Patients with osteogenesis imperfecta (OI), a genetic disorder that causes repeated fractures, are clinically and genetically diverse. Mutations in COL1A1 or COL1A2 are causative in approximately 85–90% of cases. Mutations in IFITM5 [15], SERPINF1 [16], CRTAP [17], LEPRE1 [18], P3H1 [19], PPIB [20], SERPINH1 [21], FKBP10 [22], SP7 [23], BMP1 [24], TMEM38B [25], WNT1 [26], CREB3l1 [27], SPARC [28], FAM46a [29], MBTPS2 [30], MESD [31], SEC24d [32], CCDC134 [33], P4HB [34], PLOD2 [35], PLS3 [36], and KDELR2 [37] have also been reported. All these mutations affect type I collagen quality and quantity. A gene panel is an excellent tool for comprehensively analyzing and elucidating these mutations and is already commercially available [38]. In addition, the elucidation of pathological conditions by genotype–phenotype analysis is very important, and the use of gene panels for OI is becoming common. However, panel production and the additional discovery of new causative genes require a new set of panels, which is also costly. However, some unexpected genes may have been overlooked. This disadvantage can be circumvented by whole-exome sequencing (WES) [39]. The exome is a large panel of genes (approximately 45 Mb) that is enriched with all exons of the 20,000 genes known to date. The advantage of using WES is its potential to identify novel gene–disease associations. Most current genetic disease-causing gene searches use WES. However, the exome has gaps; for example, it only partially covers most introns. Therefore, a clear disadvantage of WES is its inability to identify deep intronic variants that can lead to disease-causing splicing abnormalities. The all-in-one solution for assessing coding and non-coding variants as well as structural variants (mainly copy number variants) is WGS. Future genetic analyses will likely converge rapidly with WGS analysis.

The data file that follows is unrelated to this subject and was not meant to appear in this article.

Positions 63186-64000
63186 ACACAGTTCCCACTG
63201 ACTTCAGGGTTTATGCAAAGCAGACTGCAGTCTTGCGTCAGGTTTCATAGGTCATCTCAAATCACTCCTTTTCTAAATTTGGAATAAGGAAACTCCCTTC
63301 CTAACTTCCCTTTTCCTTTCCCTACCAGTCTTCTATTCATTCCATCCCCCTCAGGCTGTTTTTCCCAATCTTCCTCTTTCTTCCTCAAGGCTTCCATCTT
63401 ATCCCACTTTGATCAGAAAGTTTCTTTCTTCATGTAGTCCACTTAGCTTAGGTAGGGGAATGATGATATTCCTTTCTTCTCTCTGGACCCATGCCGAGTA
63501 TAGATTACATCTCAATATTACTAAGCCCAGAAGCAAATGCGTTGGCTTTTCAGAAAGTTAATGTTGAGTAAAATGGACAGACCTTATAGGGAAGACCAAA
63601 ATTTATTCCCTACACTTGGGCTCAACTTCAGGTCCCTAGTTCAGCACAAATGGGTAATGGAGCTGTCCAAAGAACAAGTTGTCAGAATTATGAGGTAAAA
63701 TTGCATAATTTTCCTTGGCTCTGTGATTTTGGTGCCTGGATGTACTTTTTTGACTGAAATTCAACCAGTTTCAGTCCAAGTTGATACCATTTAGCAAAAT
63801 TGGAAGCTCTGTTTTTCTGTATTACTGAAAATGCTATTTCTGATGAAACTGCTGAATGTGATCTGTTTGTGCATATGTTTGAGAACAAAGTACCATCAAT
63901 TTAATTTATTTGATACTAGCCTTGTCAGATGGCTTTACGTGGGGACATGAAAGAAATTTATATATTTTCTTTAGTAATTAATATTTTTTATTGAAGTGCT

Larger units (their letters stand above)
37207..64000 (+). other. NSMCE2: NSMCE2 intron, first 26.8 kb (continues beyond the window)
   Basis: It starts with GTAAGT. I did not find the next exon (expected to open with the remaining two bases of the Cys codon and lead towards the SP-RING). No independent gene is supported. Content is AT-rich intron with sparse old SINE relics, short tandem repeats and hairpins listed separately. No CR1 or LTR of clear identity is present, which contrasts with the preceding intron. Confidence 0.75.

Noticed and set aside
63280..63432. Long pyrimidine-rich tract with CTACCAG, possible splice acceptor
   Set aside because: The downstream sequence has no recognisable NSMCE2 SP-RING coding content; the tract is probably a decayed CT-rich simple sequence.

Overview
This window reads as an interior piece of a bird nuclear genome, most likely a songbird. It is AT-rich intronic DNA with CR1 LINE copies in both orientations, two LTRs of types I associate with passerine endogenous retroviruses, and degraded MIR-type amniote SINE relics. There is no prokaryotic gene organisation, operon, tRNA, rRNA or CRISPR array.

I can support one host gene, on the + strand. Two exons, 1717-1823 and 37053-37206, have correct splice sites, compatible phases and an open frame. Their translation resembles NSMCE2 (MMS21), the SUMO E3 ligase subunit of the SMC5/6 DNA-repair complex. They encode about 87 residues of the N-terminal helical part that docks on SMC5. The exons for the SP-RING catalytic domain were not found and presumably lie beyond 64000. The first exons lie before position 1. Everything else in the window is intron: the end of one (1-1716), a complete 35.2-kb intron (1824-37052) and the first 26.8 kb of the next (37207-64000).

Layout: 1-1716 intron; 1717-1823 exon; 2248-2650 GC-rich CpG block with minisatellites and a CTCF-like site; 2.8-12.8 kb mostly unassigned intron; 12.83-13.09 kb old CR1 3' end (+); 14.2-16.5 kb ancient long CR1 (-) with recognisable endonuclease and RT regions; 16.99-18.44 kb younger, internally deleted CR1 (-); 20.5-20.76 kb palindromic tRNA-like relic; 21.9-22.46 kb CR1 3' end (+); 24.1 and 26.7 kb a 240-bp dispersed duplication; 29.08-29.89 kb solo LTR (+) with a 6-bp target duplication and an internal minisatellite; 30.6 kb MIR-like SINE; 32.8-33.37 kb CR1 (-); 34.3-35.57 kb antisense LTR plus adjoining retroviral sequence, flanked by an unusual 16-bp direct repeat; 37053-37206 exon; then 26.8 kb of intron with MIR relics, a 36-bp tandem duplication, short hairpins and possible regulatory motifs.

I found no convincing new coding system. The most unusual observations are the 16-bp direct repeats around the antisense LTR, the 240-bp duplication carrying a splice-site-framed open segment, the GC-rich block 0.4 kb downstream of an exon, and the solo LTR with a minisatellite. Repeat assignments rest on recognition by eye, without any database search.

2.1.2. Panel Sequencing

Recently, cancer genome medicine has become available in cancer medicine. Cancer gene panel tests, which can examine multiple genes simultaneously, are expected to provide tailor-made genome therapies, such as selecting effective drugs through the genetic analysis of patients. Such targeted resequencing is not limited to cancer but is also effective in diagnosing genetic diseases [40]. Using PCR, libraries are constructed and sequenced for specific regions. Consequently, one can concentrate on individual genes and target specific regions in the genome. Many whole-genome analyses have accumulated information, and databases have been constructed. Several bone disease panels, such as the osteogenesis imperfecta, osteopetrosis sugar genetic, and skeletal disease panels, are commercially available. In 2021, Nakamura et al. developed a diagnostic gene panel for Gorlin syndrome caused by gain-of-function mutations in the hedgehog signaling pathway. The gene panel analyzed the PTCH1, PTCH2, SUFU, and SMO genes, all of which are associated with Gorlin syndrome. They reported the presence of simultaneous mutations in PTCH1 and PTCH2 in patients with Gorlin syndrome [41].

2.1.3. Whole-Exome Sequencing (WES)

Exome analysis, which decodes only the exonic regions, about 1.5% of the entire human genome, makes it possible to identify causative genes and nucleotide variants of inherited diseases [42]. Narrowing down the regions to be sequenced can reduce the time required to analyze an individual’s genome sequence. The decoded genome sequence is mapped using software, and only exonic regions with deletions and other genomic variants that cause genetic disease are extracted from the mapped file. In 2018, WES and panel sequencing analyses identified potential causal variants in 411 patients with skeletal dysplasia (288 families). Sharing phenotypic and genotypic data from a large molecularly characterized skeletal dysplasia cohort is expected to improve the diagnosis of these patients in the target population [43].